The field was empty and Yankee Stadium was filled Friday night, with respect and warmth.
In a moving, brief, tasteful ceremony worthy of George Steinbrenner, who once directed a tribute to the late catcher Thurman Munson by having eight players take their positions and leaving the spot behind the plate empty.
It was a doubly charged event, memorializing both The Boss and Bob Sheppard, known as the Voice of God for his 56 years as the legendary public address announcer for the Yankees. Both men died this past week and both were cherished by the franchise and the fans that paid tribute.
There was a quiet prologue to the ceremony, with light and respectful organ music accompanying a video of Steinbrenner on the massive screens in the stadium that he had long dreamed of. The songs included titles about New York (such as "Lullaby of Broadway") and "Mr. Wonderful."
Just before the start of the ceremony, the public address system poured out Frank Sinatra's recording of "My Way."
Then, without any other introduction, there was the sound of Sheppard's recorded voice saying his familiar opening line, "Good evening ladies and gentlemen, welcome to Yankee Stadium." Fans cheered loud and hard.
Paul Olden, Sheppard's successor, then referred to Steinbrenner and Sheppard and went on to read the former's legacy of success - 16 division titles, 11 pennants, seven World Series championships. Cheers grew to a crescendo and continued over a recording of Steinbrenner saying, "When you're putting the pinstripes on, you're not just putting on a baseball uniform. You're wearing tradition and you're going to wear it the right way."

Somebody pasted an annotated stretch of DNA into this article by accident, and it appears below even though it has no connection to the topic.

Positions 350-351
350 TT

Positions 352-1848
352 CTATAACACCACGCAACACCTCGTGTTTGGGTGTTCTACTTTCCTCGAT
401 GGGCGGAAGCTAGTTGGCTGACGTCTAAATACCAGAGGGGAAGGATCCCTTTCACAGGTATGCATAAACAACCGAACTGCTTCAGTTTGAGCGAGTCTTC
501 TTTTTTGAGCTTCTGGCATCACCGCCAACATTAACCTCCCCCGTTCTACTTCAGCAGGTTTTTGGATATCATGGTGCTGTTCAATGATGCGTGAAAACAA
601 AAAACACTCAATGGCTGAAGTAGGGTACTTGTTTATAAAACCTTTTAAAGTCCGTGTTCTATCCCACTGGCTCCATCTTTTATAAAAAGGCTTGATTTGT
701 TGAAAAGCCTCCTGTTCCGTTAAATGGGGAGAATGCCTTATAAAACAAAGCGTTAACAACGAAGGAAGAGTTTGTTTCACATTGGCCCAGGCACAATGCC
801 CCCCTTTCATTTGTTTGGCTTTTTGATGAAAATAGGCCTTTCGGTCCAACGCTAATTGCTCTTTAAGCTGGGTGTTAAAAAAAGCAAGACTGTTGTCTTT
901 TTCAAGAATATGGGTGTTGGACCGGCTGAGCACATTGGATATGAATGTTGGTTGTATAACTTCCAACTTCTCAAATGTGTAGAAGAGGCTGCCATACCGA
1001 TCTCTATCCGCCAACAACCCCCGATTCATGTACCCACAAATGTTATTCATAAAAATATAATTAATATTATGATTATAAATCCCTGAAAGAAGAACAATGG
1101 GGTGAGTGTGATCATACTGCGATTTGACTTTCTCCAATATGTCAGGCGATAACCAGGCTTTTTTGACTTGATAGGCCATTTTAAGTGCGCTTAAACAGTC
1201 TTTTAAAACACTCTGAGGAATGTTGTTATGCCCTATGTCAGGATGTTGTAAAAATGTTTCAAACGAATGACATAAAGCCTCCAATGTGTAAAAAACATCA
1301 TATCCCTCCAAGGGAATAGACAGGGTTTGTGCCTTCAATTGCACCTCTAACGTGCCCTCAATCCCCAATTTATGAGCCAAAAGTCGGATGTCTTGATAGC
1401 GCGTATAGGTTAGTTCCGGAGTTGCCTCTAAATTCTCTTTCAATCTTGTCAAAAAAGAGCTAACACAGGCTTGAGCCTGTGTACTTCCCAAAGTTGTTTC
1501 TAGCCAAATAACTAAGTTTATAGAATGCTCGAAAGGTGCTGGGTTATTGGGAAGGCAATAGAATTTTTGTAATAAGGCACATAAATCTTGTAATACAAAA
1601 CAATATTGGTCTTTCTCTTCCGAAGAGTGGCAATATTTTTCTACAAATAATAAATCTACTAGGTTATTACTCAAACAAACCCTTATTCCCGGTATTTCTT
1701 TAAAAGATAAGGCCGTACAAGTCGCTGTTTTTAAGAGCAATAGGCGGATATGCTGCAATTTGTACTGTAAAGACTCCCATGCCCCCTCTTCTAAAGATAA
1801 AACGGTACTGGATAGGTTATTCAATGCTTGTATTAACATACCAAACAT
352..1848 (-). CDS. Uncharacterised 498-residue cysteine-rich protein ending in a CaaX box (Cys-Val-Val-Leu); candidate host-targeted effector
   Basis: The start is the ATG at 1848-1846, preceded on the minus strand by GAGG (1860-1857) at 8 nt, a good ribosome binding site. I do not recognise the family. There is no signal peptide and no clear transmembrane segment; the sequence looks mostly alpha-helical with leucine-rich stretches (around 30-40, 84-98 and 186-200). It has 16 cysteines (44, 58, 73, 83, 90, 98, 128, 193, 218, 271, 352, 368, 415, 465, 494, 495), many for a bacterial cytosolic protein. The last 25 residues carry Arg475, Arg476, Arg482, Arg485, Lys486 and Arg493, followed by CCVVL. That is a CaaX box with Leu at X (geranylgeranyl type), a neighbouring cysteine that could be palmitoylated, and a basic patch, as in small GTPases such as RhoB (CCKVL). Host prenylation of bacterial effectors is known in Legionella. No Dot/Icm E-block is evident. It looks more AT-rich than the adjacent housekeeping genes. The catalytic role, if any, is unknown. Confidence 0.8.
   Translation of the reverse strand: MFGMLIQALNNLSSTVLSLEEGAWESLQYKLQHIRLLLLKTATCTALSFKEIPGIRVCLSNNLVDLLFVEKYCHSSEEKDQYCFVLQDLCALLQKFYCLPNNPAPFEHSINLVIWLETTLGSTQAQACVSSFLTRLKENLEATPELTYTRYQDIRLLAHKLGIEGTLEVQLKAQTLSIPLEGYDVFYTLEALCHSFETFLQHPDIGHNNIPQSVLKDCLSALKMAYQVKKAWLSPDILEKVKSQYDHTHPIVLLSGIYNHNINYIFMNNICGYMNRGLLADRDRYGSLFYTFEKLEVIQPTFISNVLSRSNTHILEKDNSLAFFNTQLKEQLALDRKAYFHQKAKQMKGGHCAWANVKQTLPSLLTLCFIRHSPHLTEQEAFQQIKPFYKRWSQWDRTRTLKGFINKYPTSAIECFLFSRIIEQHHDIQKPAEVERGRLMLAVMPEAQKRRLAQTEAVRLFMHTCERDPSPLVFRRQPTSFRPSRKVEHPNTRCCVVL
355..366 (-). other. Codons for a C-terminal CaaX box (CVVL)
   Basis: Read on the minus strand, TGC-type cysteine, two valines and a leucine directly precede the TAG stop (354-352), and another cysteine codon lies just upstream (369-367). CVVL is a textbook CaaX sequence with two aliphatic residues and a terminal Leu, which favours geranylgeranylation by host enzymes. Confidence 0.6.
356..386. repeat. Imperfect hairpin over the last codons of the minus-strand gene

Many players were seen on the video screen, honoring Steinbrenner. When the video ended, people just cheered and cheered. Among those paying close attention were the Yankees players, who stood in front of the dugout with their caps over their hearts (their uniforms bearing patches honoring both men). The visiting Rays similarly paid homage.
As the colors were presented in deep centerfield by cadets from West Point, Mariano Rivera walked silently and unannounced to home plate and left two roses there.
Derek Jeter then walked to a microphone on the field - introduced by a recording of Sheppard - and spoke without notes of the legacies of Steinbrenner and Sheppard for having "set the example for all employees of the New York Yankees to strive to follow."
He requested a moment of silence.
A trumpeter from West Point played taps and a singer from the same academy sang the national anthem a cappella.
Just before the start of the game, Olden announced that, in honor of Sheppard, the public address system would go silent when players came to bat. No announcements on this night, down two legends and filled with emotions.